Astro Boy started out as a manga character, making his debut in 1952. The eponymous hero is an android created by the head of the Ministry of Science to replace the loss of his real son. When Astro Boy soon fails to fill this void by being unable to grow up, he ends up fighting crime instead, using the array of gadgets and abilities he has as a robot.

Over time, Astro Boy has become one of the world's most successful manga and anime franchises. Since the manga was released, three anime series have been made and released, along with a number of toys, collectibles, and a major motion picture in 2009.

4 Robot (Wallace & Gromit: A Grand Day Out)

The claymation duo Wallace and Gromit have entertained audiences for over thirty years. They made their debut in 1989 with the animated short A Grand Day Out, which sees the scatterbrained inventor and his smarter canine companion build a rocket and fly to the Moon in order to stock up on Wallace's beloved cheese.

Upon arriving on the Moon, they encounter a coin-operated robot. Although nameless and not uttering a single word, the robot proves to be just as lovable as Wallace and Gromit, expressing so much with just his robotic arms. Its charming personality makes it all the more endearing when the robot manages to achieve its desire to ski on the Moon at the end of the short.

3 Cyborg (Teen Titans)

The animated series Teen Titans focused on the adventures of a team of five young superheroes, which included the brawny Cyborg. Although not strictly a full robot, there is no denying the impact of Cyborg in the series. Not only is he the physically strongest member of the Titans but he is the team's second-in-command and boasts an array of powerful and useful gadgets and weapons, as well as being knowledgeable in computers and technology.

RELATED: 10 Most Powerful Members Of The Teen Titans In Comics, Ranked

Furthermore, he is one of the key sources of comic relief in the team, especially when paired up with Beast Boy. But what really makes his character interesting is shown in the episode 'Only Human' when Cyborg faces the physical challenge of what the robot side of his body limits him to, as it reveals a vulnerable and human dimension to a character that is at least half machine.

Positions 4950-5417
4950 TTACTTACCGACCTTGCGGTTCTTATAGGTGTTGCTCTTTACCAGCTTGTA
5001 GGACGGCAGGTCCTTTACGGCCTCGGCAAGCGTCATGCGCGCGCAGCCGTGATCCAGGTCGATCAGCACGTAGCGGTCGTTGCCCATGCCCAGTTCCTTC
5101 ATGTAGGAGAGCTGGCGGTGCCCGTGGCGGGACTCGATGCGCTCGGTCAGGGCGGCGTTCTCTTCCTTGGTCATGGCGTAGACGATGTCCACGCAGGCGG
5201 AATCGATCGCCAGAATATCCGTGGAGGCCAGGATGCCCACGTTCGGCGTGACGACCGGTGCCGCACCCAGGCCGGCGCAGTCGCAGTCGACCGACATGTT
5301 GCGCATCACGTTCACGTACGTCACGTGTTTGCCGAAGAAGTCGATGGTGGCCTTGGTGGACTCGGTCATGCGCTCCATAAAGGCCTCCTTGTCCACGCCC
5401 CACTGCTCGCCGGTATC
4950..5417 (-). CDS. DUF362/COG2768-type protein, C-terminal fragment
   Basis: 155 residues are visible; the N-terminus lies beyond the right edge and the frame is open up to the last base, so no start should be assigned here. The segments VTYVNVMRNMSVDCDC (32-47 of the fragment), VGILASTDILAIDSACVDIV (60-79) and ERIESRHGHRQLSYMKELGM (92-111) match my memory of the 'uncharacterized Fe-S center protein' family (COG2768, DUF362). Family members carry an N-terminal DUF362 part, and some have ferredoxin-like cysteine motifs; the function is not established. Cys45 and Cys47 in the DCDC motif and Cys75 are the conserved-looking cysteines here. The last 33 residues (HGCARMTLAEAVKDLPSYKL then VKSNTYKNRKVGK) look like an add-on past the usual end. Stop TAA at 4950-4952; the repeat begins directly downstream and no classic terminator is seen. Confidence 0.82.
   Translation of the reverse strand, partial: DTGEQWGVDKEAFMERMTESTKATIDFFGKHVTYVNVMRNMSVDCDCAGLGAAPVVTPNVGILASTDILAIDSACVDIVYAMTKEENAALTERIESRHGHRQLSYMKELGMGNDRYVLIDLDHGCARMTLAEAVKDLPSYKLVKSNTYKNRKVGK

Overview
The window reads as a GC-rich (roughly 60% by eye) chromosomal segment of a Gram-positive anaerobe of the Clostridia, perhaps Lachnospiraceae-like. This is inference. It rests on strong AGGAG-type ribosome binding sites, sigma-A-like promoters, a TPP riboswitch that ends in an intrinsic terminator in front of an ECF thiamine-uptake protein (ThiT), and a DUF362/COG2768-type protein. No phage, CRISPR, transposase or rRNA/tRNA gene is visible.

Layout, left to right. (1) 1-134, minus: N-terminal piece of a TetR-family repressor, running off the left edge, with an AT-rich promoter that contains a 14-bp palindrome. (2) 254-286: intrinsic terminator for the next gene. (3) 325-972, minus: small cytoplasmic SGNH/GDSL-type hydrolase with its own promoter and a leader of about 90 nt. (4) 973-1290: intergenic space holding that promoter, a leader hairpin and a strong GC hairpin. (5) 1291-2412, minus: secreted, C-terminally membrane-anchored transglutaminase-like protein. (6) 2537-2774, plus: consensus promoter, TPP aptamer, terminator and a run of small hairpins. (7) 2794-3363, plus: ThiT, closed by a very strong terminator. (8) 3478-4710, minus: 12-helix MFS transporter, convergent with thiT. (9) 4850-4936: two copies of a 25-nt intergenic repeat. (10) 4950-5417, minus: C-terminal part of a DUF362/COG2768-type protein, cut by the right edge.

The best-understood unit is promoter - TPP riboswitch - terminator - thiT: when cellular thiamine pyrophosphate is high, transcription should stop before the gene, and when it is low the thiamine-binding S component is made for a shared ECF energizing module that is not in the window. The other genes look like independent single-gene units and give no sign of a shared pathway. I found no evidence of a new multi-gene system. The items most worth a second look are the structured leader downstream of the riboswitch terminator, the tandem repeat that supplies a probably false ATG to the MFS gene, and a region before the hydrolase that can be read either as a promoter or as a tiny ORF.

2 Bender (Futurama)

Whilst it never reached the heights of its predecessor The SimpsonsMatt Groening's sci-fi comedy Futurama remains something of a cult classic and a really fun series to watch. It follows the intergalactic delivery service Planet Express and the misadventures of its crew, including Bender the foul-mouthed robot.

Bender is easily the most iconic character of Futurama. Because of his lack of morals, obnoxious attitude, and scheming nature, Bender is also one of the funniest characters in the show. But there are times he is shown with a softer, more vulnerable side. One such example is in one of Bender's best episodes 'A Flight To Remember' when Bender falls for an aristocratic robot, only for it to end in tragedy.

1 The Iron Giant

The Iron Giant is a critically acclaimed animated movie from Warner Bros, telling the story of a young boy named Hogarth who finds and befriends a giant robot. Full of warmth and heart, the movie has made millions of viewers laugh and cry, and a huge reason is the Iron Giant himself.

Voiced unexpectedly lovingly by Vin Diesel, the Giant is docile, inquisitive, and rather caring and protective, particularly where Hogarth is concerned. He has a particular fondness for Superman, and it is the Man of Steel that helps inspire his heroic yet extremely tear-jerking sacrifice. It's little wonder this movie has left millions of viewers in floods of tears.

NEXT: 5 Ways The Iron Giant Is The Best Superman Movie Without Superman (& 5 Ways It's Unbreakable)